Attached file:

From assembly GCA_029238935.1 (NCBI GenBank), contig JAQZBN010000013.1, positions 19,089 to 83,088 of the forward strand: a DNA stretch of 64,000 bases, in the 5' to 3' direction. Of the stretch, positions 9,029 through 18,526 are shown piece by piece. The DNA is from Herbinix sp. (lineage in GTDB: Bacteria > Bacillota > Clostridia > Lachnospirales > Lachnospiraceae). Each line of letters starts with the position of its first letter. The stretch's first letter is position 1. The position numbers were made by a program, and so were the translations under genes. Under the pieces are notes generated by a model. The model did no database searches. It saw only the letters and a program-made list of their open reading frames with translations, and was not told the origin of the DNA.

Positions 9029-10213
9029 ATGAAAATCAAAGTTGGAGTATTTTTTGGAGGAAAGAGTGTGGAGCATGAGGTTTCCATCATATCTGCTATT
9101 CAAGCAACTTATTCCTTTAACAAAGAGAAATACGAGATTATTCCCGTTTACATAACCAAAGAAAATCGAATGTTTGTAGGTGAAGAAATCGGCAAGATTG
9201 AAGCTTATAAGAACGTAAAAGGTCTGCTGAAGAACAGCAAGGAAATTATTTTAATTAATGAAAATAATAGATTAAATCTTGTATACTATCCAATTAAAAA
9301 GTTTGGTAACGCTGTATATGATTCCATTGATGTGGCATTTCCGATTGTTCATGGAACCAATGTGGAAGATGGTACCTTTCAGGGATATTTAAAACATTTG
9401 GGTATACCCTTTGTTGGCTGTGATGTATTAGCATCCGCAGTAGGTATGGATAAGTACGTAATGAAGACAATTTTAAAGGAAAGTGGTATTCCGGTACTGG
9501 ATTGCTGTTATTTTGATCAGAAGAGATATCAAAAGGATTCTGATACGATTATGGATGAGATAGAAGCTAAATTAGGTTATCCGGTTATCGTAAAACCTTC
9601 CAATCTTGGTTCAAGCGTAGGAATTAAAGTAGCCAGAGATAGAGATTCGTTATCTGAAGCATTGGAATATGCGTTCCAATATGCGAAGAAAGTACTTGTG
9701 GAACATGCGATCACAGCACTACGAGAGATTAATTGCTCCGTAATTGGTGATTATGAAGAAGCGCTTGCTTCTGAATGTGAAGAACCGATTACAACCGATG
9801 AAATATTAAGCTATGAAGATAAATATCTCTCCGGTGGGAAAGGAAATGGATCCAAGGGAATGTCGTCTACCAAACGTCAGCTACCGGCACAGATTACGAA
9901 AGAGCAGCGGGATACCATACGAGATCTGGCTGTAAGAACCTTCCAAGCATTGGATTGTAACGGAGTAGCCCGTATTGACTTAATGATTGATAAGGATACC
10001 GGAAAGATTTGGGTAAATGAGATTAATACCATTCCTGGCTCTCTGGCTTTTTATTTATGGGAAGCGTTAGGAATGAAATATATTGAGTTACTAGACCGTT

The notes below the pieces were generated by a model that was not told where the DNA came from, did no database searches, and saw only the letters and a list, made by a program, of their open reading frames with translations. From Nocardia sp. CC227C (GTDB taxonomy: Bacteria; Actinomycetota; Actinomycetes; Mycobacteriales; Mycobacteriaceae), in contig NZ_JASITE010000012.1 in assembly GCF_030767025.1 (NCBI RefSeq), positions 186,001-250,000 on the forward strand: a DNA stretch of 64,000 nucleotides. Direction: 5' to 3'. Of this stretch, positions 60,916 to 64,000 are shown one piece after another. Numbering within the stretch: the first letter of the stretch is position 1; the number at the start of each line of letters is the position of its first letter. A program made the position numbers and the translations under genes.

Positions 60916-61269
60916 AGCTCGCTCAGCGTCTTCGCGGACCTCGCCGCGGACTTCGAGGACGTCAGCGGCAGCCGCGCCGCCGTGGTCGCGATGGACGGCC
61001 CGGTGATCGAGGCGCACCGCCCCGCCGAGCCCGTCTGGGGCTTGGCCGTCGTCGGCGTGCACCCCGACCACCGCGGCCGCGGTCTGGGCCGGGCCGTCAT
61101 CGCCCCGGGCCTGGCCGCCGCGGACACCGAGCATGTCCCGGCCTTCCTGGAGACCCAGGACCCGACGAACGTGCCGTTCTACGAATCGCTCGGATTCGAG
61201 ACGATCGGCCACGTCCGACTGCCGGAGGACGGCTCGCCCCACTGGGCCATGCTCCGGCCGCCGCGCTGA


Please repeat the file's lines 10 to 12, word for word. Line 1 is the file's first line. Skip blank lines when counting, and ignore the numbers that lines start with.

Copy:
9701 GAACATGCGATCACAGCACTACGAGAGATTAATTGCTCCGTAATTGGTGATTATGAAGAAGCGCTTGCTTCTGAATGTGAAGAACCGATTACAACCGATG
9801 AAATATTAAGCTATGAAGATAAATATCTCTCCGGTGGGAAAGGAAATGGATCCAAGGGAATGTCGTCTACCAAACGTCAGCTACCGGCACAGATTACGAA
9901 AGAGCAGCGGGATACCATACGAGATCTGGCTGTAAGAACCTTCCAAGCATTGGATTGTAACGGAGTAGCCCGTATTGACTTAATGATTGATAAGGATACC